There are people who work in the creative field who believe that using marijuana makes them even more creative. However, a recent study at Lieden University discovered that cannabis use does not really make one superior creatively. All it ever does is give a marijuana user an illusion of enhanced creativity. So much for artists, writers and musicians who make the need for a superior creative mindset an excuse to light up a joint.
Myth #7: Medical marijuana is the best treatment for glaucoma
Glaucoma is a group of eye diseases that lead to optic nerve damage and loss of vision. While there are a number of legally-approved treatments for glaucoma, medical marijuana is often being bandied about as the best treatment for the condition. It is not surprising that there are employed glaucoma sufferers who specifically request medical marijuana for their treatment.
While it is true that marijuana can lower intraocular pressure or IOP, which is one cause of optic nerve damage in glaucoma, a patient would have to smoke marijuana six to eight times a day to get any consistent effect. Smoking that much cannabis is the only way to receive the benefit of a consistently lowered IOP using the drug. After all, marijuana lowers IOP for only about three or four hours.
The so-called “best treatment” for glaucoma requires the patient to be consistently high, and we all know how that one would go. The patient would be too impaired to drive, operate machinery or function at the peak of his or her mental ability. The American Academy of Ophthalmology knows that, which is why it does not recommend marijuana as a treatment for glaucoma.
Myth #8: There are no long term effects of marijuana on mental health
This is a flat-out lie. Many studies have already concluded that marijuana works on the brain the same way alcohol, cocaine and heroin do. THC or tetrahydrocannabinol, the primary active ingredient in marijuana, targets your brain’s cannabinoid receptors. Once it’s in, your concentration, time perception, memory and thought processes are affected and influenced.
A marijuana addict’s risk for mental disorders such as anxiety, depression, panic attacks and even schizophrenia is elevated. A recent study also shows that long-term marijuana use harms verbal memory as well.
Myth #9: There have been no marijuana deaths, ever
Marijuana advocates have long taken pride in the belief that no one has died after using marijuana. However, scientists at the University Hospital Düsseldorf in Germany beg to disagree.
After conducting the first full post mortem examinations on people who have died after using the marijuana, the German researchers found out that the death of two of the subjects could not be attributed to anything else but cannabis use. They believe marijuana use caused arrhythmia in the subjects and caused their deaths.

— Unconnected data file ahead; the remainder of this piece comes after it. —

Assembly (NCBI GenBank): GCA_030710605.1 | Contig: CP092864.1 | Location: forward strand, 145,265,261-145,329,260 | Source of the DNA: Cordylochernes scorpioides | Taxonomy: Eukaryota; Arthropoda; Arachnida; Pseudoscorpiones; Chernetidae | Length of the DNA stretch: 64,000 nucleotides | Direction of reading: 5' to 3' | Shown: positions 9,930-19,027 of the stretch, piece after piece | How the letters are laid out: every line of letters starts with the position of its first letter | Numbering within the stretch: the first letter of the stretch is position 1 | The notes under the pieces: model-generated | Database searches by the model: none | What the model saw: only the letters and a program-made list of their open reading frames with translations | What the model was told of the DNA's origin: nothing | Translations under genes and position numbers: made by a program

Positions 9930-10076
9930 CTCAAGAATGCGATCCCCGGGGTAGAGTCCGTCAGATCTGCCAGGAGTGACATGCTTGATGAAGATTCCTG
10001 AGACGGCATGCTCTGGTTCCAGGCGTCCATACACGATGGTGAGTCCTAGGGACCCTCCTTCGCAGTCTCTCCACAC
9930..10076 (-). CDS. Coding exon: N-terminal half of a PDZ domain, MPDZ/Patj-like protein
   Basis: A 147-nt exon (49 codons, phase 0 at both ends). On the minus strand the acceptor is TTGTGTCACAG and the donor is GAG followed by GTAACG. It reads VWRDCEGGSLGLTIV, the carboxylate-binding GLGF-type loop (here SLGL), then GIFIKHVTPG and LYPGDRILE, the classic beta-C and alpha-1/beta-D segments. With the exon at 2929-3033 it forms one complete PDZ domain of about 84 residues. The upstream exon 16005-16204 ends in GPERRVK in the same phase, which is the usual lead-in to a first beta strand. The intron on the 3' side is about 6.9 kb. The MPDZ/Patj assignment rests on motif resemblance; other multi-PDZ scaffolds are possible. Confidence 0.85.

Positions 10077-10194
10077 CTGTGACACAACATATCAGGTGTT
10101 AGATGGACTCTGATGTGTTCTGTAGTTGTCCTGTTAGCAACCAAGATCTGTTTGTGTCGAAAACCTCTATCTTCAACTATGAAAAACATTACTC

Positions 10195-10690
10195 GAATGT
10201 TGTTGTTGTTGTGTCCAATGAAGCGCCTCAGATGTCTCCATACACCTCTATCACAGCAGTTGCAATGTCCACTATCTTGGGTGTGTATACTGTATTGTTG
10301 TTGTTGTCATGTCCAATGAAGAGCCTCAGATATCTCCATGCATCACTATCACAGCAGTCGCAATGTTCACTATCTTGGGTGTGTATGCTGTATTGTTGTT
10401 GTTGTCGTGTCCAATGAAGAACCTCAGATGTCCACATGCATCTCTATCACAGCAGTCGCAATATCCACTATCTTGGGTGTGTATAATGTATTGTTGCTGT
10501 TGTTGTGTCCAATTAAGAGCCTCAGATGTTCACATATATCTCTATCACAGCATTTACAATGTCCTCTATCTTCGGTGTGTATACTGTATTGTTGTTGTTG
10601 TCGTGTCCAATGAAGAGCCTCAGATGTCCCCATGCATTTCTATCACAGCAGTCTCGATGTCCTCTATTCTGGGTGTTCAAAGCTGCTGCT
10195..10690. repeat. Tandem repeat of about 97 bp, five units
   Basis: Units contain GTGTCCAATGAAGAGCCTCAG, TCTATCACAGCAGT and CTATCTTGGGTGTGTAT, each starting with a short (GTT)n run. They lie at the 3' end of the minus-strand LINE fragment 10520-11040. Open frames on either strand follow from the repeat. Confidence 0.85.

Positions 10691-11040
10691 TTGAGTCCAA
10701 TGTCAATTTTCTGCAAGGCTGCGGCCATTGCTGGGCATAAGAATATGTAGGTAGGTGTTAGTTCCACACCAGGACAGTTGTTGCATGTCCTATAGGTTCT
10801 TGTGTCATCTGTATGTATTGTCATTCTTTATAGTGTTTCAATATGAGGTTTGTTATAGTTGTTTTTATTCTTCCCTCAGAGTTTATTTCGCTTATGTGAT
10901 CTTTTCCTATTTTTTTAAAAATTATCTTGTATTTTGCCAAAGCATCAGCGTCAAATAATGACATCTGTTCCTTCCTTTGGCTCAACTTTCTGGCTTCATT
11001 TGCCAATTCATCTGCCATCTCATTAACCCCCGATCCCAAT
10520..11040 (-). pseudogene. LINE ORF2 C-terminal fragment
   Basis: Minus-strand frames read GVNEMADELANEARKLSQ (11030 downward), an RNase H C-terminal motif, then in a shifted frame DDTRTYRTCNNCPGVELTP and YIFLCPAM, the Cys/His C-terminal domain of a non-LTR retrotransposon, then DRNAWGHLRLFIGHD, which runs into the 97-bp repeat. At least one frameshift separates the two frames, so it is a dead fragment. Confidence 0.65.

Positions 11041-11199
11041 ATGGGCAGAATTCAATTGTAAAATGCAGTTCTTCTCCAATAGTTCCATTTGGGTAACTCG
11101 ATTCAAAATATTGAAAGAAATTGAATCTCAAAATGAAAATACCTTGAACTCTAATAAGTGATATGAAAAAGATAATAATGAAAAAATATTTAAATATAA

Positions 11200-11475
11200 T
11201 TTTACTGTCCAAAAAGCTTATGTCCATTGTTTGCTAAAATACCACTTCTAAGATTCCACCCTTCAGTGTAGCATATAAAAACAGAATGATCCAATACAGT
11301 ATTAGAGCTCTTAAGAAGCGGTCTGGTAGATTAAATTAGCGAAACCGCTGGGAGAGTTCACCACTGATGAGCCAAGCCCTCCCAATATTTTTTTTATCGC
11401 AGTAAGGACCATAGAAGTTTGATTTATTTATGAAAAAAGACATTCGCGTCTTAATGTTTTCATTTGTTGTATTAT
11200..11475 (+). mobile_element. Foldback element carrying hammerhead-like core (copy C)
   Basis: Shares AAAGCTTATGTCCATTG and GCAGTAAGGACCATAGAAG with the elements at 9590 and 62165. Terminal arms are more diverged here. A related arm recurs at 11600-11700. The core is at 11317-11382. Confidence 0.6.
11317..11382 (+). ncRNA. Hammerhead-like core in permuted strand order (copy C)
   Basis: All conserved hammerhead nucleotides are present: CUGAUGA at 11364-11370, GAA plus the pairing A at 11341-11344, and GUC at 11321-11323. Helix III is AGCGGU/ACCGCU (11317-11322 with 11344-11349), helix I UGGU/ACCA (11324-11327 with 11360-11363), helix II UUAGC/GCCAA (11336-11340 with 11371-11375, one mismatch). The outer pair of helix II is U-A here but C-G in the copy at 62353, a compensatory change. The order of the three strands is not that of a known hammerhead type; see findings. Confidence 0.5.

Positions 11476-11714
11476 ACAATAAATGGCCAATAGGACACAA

Aside from directly causing death, marijuana has been at the root of many accidents, some of which have happened in the workplace.
Myth #10: Marijuana does not stay in your system for long
Many employees use marijuana at work believing it doesn’t stay long in one’s system anyway. What they don’t realise is that how long marijuana stays in your system depends on how much you’re smoking and your body type. That’s because THC is stored in fat.
That means if you’re skinny and a casual user, traces of THC and its metabolites may be detected in your urine from seven to 14 days after ingestion. However, you can expect marijuana to stay longer if you’re heavier set and a heavier user at that. Traces of marijuana will remain in your system anywhere from one month to the rest of the year.
Myth #11: You can cheat on your marijuana urine test
Many workplaces have strict policies regarding marijuana use. These policies often call for marijuana urine tests, with corresponding consequences for those who fail them. It isn’t surprising then that many marijuana-using employees employ tricks—some of them bordering on stupid and even dangerous—just to beat the marijuana urine test.
For example, drinking litres and litres of water in the hope of diluting urine could lead to water intoxication and certain death. Some try detox kits or even cocktails from a neighbourhood shop selling potions and whatnot, all to no avail.
The bottom line: you cannot cheat on your marijuana test, especially when it’s performed by a reliable drug testing company such as Frontline Diagnostics.